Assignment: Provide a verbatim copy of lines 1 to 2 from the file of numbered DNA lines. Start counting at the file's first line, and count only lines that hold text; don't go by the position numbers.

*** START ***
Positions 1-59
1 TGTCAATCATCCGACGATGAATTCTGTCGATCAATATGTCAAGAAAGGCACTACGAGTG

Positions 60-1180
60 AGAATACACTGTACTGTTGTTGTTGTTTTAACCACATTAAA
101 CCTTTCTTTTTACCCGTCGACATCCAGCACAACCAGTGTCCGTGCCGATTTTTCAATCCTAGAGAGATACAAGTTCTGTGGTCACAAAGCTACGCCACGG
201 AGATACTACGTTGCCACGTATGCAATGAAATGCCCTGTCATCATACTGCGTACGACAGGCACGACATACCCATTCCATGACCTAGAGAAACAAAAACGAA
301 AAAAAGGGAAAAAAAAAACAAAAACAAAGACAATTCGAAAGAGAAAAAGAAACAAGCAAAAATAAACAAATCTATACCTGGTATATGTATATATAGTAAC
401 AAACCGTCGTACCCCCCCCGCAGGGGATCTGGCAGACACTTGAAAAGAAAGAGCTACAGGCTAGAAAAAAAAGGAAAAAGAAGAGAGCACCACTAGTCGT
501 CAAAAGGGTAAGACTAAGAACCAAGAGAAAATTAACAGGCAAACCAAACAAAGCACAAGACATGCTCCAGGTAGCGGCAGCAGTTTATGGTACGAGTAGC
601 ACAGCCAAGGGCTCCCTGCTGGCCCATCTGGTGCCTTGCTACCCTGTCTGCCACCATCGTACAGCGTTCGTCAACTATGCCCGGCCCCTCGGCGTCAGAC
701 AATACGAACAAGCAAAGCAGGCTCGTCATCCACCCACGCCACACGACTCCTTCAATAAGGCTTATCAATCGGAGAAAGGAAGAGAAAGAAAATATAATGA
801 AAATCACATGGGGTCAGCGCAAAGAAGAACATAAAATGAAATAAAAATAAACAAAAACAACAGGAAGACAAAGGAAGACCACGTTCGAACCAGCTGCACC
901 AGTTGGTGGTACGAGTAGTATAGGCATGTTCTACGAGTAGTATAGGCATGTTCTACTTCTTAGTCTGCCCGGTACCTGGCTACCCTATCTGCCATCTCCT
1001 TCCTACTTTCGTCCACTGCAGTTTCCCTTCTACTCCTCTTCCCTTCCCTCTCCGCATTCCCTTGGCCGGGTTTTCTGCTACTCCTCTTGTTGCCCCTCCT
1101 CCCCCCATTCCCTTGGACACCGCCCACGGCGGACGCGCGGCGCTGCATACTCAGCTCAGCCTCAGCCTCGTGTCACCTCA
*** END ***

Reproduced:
Positions 1-59
1 TGTCAATCATCCGACGATGAATTCTGTCGATCAATATGTCAAGAAAGGCACTACGAGTG